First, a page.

Animal contests can range from choreographed and elaborate displays, to deadly physical combat between rivals. The adaptations animals have evolved to succeed in these contests are just as varied with some relying on visual signals that indicate their quality, such as bright colour patches, whilst others use elaborate weapons to attack their opponents. The New Zealand giraffe weevil (Lasiorhynchus barbicornis) has certainly developed a unique battle weapon in the form of a very long slender rostrum. It’s elongated head has earned this species the title of worlds longest weevil and was the subject of researcher Chrissie Painting’s PhD thesis.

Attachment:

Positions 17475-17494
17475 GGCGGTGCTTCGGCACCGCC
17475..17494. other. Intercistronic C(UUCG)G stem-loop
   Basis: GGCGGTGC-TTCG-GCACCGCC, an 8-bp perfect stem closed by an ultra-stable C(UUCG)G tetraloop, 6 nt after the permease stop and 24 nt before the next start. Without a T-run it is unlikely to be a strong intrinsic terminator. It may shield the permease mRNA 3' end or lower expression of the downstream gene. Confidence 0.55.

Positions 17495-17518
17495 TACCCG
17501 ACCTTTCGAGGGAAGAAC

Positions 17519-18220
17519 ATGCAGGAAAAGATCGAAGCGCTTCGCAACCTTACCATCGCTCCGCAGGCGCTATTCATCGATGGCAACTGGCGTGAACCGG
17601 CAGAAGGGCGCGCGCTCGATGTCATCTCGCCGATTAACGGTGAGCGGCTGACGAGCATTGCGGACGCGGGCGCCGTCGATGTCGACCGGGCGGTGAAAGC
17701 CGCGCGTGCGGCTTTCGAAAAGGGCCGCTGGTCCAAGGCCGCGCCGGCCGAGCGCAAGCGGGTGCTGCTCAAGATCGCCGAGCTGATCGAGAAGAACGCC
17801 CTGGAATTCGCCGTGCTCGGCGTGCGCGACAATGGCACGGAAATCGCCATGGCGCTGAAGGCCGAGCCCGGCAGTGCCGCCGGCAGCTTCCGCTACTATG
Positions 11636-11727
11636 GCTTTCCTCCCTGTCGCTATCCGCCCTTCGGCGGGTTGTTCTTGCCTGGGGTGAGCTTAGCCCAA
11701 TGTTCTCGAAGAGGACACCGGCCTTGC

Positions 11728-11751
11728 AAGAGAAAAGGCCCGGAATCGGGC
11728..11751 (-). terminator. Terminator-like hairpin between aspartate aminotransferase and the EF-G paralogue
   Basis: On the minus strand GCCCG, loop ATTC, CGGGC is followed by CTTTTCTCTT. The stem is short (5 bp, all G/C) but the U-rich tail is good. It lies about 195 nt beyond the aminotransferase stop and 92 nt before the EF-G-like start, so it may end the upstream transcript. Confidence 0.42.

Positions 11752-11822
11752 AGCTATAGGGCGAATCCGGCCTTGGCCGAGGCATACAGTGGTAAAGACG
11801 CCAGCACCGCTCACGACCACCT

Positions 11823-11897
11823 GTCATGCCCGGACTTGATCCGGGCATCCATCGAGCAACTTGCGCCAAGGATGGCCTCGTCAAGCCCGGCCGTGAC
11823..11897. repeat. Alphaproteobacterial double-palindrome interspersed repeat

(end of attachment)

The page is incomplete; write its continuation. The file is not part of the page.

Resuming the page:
Listen to the interview with Dr Chrissie Painting here…
She established herself in the field of Behavioural Ecology by studying how male giraffe weevils compete for access to females, and has since gone on to study signalling and mimicry in jumping spiders, and weaponry in harvestmen. She is now a postdoctoral researcher at the University of Auckland and still insists on avoiding puns in paper titles.
Check out Chrissie Painting’s blog at www.chrissiepainting.com or follow her on twitter @cpaintingnz